A KAMPACHI farm in Mexico has received Aquaculture Stewardship Council (ASC) certification, a world first for the species.
The farm, 6km offshore in the Gulf of California, near La Paz, rears kampachi in submersible cages.
The fish – also known as yellowtail or almaco jack (Seriola rivoliana) -are grown in four 10,000 cubic metre pens, 30m in diameter and 17m deep, each independently submersible.
Pioneered by Neil Anthony Sims, co-founder of the Kampachi Company, the King Kampachi brand made its US debut at the Boston seafood expo in March.
The product is now available in the United States and Canada, and will soon be available in Europe and Japan.
Sims, interviewed in this month’s Fish Farmer magazine (https://issuu.com/fishfarmermagazine/docs/fish_farmer_june_2019), has been at the forefront of the campaign to open US federal waters to aquaculture.
He has trialled ocean bound ‘Aquapods’ off Hawaii and has new plans involving submersible cage technology in the Gulf of Mexico, off Sarasota, Florida.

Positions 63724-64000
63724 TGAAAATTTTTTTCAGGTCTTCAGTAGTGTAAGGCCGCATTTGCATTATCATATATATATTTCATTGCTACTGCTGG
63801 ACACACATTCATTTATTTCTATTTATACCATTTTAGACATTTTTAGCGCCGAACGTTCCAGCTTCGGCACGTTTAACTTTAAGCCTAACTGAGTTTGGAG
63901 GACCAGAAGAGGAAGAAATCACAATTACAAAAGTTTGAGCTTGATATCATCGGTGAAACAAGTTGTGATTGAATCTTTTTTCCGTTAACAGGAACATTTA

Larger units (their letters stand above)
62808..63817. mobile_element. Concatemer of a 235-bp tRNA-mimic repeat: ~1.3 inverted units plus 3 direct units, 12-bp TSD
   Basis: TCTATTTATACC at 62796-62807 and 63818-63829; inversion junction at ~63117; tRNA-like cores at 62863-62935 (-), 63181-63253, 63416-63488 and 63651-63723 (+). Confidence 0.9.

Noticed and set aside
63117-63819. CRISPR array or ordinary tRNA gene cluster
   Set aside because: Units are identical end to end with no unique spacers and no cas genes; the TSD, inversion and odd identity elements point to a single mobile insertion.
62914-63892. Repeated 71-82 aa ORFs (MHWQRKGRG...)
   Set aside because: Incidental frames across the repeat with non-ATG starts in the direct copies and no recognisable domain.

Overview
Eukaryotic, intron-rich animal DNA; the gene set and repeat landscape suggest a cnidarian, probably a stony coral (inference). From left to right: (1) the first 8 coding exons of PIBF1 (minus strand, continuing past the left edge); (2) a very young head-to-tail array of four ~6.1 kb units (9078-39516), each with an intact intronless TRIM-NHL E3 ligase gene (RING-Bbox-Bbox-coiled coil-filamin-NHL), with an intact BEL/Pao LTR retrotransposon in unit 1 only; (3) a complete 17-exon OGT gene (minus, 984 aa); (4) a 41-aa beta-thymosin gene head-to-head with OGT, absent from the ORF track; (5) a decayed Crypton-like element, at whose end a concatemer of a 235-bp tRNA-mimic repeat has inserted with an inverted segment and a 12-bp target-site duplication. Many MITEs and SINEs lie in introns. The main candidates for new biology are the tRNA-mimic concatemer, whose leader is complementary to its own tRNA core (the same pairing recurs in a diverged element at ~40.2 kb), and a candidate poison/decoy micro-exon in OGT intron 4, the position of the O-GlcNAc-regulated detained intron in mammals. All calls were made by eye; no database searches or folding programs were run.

His Aquapod trial, the Velella Beta project off the coast of Kona, Hawaii, won one of Time Magazine’s 25 Best Inventions of the Year in 2012, but it was difficult to scale up.
Sims said: ‘We’re going to keep pushing the boundaries but we also want to be able to produce fish at scale.’
Of the ASC certification, he said: ‘We believe it is not enough to claim we are doing this responsibly, we want to have third party validation of that. That is important to build consumer confidence in our products.’
The Kampachi Company has the capacity to produce 500-600 tonnes a year at its La Paz site and Sims expects to be harvesting more than 10 tonnes per week by the end of 2019.